I step out of the post office, and into the high street come alive again. Doors to shops stand open, to invite people and noise from the street in. Polish pop music is blaring loudly from the van idling in traffic. I decide to walk around the block before heading back home, and I slip through the alley. Three guys in grey tracksuits (a uniform of sorts) approach from the other end and I have to stand and wait to let them pass. One is on the phone: “I’m in the alley right now….no, our alley. I’m almost there.” His friend has a camera slung over his shoulder, nicer then any I own.
As I walk into the supermarket, our postie is walking out. Think of our old one. AWOL. Disappeared. It is a game of dodgems inside the supermarket. “Milk”, I remind myself. A guy pulls a paper list from his pocket. I add to my own in my head. I look for rice paper, up and down crowded aisles for long minutes but never find it.
An abandoned canvas bag with bits of rubble sticking out of it lies on the side of the pavement. Like a mystery mini skip with handles. I pause and take a visual inventory. It bleeds sadness somehow. I walk away feeling dusty.
As I turn onto the footbridge, I see a guy sitting cross-legged, hoodie up, holding a small glass doorway to outer space between his thumb and forefinger. Ready to enter the weekend on a high. He’s a regular in that spot. It is 11.45am on a Friday. Discarded face masks snagged in brambles, hang like paper cradles in the wind. Huge white clouds climb upwards, like powdery wigs of French nobles. A screensaver blue sky beyond. A perfect spring day.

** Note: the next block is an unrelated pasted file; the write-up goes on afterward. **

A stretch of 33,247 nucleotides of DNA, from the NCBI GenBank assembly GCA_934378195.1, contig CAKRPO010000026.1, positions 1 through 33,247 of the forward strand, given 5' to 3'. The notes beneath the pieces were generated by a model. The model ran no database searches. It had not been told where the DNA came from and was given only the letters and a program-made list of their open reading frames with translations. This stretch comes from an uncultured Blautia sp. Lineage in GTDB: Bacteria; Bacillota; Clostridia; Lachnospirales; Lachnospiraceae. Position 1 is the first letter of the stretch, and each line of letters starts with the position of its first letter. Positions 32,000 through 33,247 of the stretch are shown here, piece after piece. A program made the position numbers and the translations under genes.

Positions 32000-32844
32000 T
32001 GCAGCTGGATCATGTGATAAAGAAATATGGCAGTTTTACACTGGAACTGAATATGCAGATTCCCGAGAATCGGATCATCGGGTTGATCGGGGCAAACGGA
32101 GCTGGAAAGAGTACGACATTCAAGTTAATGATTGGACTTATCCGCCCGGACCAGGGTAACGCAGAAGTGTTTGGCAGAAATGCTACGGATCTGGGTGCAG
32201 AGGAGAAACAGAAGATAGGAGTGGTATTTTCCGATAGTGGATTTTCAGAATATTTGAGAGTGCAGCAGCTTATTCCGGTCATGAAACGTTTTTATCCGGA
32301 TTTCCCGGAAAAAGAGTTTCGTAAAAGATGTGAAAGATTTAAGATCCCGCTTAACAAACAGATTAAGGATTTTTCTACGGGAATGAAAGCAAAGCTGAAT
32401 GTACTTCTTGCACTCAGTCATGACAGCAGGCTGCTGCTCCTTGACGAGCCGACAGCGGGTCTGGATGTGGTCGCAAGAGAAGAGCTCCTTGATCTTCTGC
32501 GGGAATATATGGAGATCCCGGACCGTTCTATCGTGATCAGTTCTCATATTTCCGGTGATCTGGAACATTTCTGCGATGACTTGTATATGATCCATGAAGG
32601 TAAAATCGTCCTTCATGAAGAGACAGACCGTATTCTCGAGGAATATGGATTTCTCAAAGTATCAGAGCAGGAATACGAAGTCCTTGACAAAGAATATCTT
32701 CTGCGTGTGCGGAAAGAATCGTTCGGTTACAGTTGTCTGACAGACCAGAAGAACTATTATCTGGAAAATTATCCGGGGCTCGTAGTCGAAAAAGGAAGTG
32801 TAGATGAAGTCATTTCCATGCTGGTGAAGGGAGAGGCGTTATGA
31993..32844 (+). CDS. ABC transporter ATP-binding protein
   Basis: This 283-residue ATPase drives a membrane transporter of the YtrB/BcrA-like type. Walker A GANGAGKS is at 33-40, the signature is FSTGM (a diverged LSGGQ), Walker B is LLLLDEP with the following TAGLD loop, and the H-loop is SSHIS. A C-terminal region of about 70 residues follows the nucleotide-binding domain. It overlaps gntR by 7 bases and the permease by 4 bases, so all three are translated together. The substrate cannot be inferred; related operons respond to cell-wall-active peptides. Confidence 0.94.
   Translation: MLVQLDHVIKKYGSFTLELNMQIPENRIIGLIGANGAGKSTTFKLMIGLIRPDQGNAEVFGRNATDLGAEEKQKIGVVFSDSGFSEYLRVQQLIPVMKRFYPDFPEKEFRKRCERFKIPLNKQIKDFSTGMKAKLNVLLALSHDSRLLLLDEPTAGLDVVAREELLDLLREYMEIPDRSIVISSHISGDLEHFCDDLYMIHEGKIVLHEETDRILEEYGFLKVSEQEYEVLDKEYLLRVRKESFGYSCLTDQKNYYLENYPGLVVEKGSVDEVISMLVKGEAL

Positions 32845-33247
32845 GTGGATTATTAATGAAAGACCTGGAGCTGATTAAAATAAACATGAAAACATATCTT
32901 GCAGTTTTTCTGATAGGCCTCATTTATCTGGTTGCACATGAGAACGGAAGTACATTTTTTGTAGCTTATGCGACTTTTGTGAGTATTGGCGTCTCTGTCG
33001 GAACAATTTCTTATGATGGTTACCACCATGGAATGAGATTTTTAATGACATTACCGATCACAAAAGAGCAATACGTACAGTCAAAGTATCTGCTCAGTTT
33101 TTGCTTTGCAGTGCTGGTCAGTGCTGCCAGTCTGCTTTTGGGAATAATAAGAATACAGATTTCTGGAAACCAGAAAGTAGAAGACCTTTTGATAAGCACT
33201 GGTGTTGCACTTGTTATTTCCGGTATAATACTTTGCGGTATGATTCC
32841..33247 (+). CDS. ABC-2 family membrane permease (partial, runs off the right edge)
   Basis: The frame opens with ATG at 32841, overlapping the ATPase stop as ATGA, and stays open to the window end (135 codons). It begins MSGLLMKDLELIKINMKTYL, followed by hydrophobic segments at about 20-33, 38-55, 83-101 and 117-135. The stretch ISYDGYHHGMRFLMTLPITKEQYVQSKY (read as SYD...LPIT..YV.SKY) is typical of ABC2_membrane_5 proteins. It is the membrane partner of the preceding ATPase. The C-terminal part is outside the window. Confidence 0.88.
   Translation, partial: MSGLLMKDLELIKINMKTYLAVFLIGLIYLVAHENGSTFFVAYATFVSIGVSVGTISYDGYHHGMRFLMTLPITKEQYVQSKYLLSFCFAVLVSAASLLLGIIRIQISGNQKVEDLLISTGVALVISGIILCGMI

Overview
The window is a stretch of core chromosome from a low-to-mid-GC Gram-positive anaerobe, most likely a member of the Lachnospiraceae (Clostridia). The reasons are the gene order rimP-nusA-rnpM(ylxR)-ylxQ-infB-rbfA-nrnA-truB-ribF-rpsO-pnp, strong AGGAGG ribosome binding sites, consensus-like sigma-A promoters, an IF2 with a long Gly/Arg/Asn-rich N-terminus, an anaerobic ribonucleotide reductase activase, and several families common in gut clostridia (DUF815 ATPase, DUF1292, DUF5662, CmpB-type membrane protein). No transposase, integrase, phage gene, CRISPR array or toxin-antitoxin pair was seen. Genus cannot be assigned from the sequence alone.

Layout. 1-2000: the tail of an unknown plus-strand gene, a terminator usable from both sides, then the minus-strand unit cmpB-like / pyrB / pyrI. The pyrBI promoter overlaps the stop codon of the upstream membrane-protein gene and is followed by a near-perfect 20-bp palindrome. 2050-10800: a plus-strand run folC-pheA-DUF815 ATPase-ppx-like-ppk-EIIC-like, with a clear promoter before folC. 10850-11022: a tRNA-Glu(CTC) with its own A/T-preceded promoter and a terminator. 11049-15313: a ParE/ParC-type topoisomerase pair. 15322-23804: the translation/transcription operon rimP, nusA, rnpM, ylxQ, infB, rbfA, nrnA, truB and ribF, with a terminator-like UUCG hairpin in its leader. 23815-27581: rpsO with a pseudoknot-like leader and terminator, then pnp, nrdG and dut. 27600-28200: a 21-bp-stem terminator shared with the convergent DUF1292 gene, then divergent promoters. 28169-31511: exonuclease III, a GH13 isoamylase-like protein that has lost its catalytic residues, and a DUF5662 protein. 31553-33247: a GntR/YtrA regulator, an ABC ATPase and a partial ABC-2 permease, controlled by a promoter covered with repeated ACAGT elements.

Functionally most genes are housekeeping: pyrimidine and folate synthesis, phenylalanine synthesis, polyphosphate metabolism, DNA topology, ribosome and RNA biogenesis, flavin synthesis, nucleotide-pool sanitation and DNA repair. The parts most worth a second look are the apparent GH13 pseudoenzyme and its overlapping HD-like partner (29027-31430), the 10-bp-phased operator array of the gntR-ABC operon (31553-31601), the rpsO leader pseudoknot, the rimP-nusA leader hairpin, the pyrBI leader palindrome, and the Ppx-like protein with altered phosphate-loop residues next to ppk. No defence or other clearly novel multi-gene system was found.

Hindi music drifts from my neighbour’s window, as I walk up to the our common door. One of the kids screams “11,300 years” behind the net curtain. Their dad comes up behind me on the path , wearing his standard red baseball cap. We say “hi”.
A woman makes a fuss in the charity shop about her purchase which she says she “might need to return”. Everyone thinks the same thing. The guy on the register doesn’t hide his annoyance. A small soap opera unfolds. I browse through the vinyl records, pretending not to listen. Another woman comes in carrying a woven basket, oblivious to the drama. She asks if we’re allowed to park on the road outside. “No”, from every corner of the shop. She makes a hurried exit and I see her running as fast as her pencil skirt allows to a ticket already in progress. The traffic warden is like scooter-riding ninja waiting to pounce. I don’t like him.
At the house next to the nursery home, some shirtless guys are drinking beers in the garden, blasting shitty dance music. The envy from the next door is real, I am sure.